We have used the majority of our carbon budget and we are already at dangerous levels of CO2 concentrations, about 400 parts per million. The levels were 250 before industrialization. So the problem is what we have done already and, therefore, what must be undone.— Graciela Chichilnisky
The most grateful Graciela Chichilnisky quotes that are simple and will have a huge impact on you
Geoengineering means changing the Earth's fundamental large-scale processes.
Political parties often take advantage of denial and fear in a moment of change.
This is a well understood phenomenon that often leads to scapegoat-ism: blaming outsiders, such as immigrants, or racial and religious minorities. The phenomenon is behind Brexit and the violence in the political cycles in the US and EU.
Changing the world's oceans to increase their uptake of CO2, as other geoengineering solutions propose, is equally dangerous, as the increased resulting acidity of the oceans kills tiny crustaceans, such as krill, that are the basis of the pyramid of life on the planet as we know it.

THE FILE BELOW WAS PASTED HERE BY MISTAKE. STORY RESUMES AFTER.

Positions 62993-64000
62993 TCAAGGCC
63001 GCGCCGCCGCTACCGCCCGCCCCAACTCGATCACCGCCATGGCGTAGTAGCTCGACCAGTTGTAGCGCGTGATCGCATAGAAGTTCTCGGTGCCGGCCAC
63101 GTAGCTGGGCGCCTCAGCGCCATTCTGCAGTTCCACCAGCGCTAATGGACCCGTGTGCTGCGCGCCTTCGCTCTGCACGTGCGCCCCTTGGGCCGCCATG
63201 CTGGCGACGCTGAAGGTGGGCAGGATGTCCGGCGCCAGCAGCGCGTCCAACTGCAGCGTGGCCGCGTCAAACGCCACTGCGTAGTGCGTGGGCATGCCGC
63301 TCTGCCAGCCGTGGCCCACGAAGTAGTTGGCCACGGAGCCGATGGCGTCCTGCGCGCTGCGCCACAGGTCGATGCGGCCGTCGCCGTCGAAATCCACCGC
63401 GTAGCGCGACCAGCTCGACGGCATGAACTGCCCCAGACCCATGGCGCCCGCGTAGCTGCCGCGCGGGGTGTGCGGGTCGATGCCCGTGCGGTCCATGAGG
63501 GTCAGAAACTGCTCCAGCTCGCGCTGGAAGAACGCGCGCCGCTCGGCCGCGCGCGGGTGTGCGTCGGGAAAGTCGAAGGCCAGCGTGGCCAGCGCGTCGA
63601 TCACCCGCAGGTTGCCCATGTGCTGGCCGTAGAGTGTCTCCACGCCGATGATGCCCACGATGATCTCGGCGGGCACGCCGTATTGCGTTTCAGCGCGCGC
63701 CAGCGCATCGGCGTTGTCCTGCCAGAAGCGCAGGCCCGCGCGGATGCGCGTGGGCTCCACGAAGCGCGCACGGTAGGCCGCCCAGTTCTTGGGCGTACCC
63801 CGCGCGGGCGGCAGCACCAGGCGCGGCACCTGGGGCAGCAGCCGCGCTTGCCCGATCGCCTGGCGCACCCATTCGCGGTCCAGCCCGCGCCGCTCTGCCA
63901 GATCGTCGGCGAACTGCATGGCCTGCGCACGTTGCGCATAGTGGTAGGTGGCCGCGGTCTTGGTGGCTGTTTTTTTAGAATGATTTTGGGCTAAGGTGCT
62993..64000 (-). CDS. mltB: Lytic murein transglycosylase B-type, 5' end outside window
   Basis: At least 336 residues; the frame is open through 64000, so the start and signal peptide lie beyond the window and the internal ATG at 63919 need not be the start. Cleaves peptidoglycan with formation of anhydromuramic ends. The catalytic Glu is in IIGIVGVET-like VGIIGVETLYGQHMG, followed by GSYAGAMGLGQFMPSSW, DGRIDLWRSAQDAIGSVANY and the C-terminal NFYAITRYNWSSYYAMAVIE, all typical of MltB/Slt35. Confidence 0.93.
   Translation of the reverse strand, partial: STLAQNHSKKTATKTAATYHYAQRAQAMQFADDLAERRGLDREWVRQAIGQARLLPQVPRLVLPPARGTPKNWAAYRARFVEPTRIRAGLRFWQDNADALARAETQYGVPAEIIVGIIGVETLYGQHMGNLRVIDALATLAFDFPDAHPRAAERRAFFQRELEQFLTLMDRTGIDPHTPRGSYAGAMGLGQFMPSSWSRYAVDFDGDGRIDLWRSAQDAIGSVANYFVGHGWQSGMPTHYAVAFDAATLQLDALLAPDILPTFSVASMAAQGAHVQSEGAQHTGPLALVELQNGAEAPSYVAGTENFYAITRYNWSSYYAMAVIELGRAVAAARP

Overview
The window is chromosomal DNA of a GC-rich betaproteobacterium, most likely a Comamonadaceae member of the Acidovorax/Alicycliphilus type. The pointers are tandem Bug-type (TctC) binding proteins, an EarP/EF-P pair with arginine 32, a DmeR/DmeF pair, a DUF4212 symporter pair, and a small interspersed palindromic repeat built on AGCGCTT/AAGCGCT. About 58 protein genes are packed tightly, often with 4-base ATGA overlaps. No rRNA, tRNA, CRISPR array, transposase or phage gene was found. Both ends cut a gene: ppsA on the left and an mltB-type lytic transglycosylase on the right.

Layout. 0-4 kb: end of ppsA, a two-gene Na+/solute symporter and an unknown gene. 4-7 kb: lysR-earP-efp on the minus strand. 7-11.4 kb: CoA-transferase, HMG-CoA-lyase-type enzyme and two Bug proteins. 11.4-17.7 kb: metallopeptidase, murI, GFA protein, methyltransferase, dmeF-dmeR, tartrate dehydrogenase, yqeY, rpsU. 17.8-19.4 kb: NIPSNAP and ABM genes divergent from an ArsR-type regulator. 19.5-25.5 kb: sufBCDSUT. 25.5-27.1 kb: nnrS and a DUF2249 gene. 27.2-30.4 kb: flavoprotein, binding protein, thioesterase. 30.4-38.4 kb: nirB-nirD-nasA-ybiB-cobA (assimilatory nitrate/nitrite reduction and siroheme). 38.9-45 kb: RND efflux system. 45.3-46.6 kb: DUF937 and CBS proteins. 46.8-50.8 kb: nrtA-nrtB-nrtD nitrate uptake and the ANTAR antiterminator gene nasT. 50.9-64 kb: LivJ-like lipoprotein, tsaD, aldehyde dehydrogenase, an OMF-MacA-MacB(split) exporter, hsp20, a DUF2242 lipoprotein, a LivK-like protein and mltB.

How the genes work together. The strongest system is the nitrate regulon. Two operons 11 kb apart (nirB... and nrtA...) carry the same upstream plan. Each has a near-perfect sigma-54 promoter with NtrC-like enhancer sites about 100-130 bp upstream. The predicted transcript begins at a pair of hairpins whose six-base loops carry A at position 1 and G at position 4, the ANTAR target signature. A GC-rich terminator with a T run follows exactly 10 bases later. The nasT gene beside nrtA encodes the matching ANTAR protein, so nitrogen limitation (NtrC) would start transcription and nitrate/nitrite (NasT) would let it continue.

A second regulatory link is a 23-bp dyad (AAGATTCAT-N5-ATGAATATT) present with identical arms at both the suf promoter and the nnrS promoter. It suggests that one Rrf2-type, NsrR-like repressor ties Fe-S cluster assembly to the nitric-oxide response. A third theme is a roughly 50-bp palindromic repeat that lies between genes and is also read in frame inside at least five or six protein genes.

Carbon negative power plants can provide energy while they overcome poverty and change economic values in the right direction.
We are in the midst of the 6th largest extinction event in the history of the plant and the first caused by human action.
While denial leads to certainty, it is only the certainty of death.
This is true for individuals and also for civilizations.
The sun is the source of all energy on planet Earth and we cannot experiment with our only energy source.
Trees and clean energy [are] the long-run solution but we have no time to wait for the long run. We need a short-run solution now, and one that encourages and facilitates the transition to the long-run solution.
The new markets that arise from ecological constraints will dominate the 21st century economy, and so will markets for knowledge.
As difficult as it is to eliminate the risk of nuclear warfare, it requires fewer changes to the global economy than does averting or reversing climate change.
The "can do" logic, by its own nature, does not accept limits.